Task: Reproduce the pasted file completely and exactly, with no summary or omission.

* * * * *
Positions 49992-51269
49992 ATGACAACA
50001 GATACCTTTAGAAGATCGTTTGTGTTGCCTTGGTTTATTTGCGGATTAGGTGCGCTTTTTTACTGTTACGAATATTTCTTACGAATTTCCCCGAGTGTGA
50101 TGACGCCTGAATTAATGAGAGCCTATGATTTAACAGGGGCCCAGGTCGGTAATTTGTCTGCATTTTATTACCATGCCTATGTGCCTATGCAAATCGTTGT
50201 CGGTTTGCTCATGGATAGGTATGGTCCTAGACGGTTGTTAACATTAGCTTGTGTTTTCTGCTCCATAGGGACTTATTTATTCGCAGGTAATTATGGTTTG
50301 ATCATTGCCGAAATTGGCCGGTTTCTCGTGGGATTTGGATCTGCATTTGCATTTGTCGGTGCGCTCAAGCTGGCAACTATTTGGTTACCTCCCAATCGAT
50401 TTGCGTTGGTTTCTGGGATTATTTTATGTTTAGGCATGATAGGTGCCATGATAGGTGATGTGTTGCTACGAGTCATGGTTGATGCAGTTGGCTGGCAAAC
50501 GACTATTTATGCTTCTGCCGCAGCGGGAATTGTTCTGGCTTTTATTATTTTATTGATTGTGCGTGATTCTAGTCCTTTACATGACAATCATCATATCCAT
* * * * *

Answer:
Positions 49992-51269
49992 ATGACAACA
50001 GATACCTTTAGAAGATCGTTTGTGTTGCCTTGGTTTATTTGCGGATTAGGTGCGCTTTTTTACTGTTACGAATATTTCTTACGAATTTCCCCGAGTGTGA
50101 TGACGCCTGAATTAATGAGAGCCTATGATTTAACAGGGGCCCAGGTCGGTAATTTGTCTGCATTTTATTACCATGCCTATGTGCCTATGCAAATCGTTGT
50201 CGGTTTGCTCATGGATAGGTATGGTCCTAGACGGTTGTTAACATTAGCTTGTGTTTTCTGCTCCATAGGGACTTATTTATTCGCAGGTAATTATGGTTTG
50301 ATCATTGCCGAAATTGGCCGGTTTCTCGTGGGATTTGGATCTGCATTTGCATTTGTCGGTGCGCTCAAGCTGGCAACTATTTGGTTACCTCCCAATCGAT
50401 TTGCGTTGGTTTCTGGGATTATTTTATGTTTAGGCATGATAGGTGCCATGATAGGTGATGTGTTGCTACGAGTCATGGTTGATGCAGTTGGCTGGCAAAC
50501 GACTATTTATGCTTCTGCCGCAGCGGGAATTGTTCTGGCTTTTATTATTTTATTGATTGTGCGTGATTCTAGTCCTTTACATGACAATCATCATATCCAT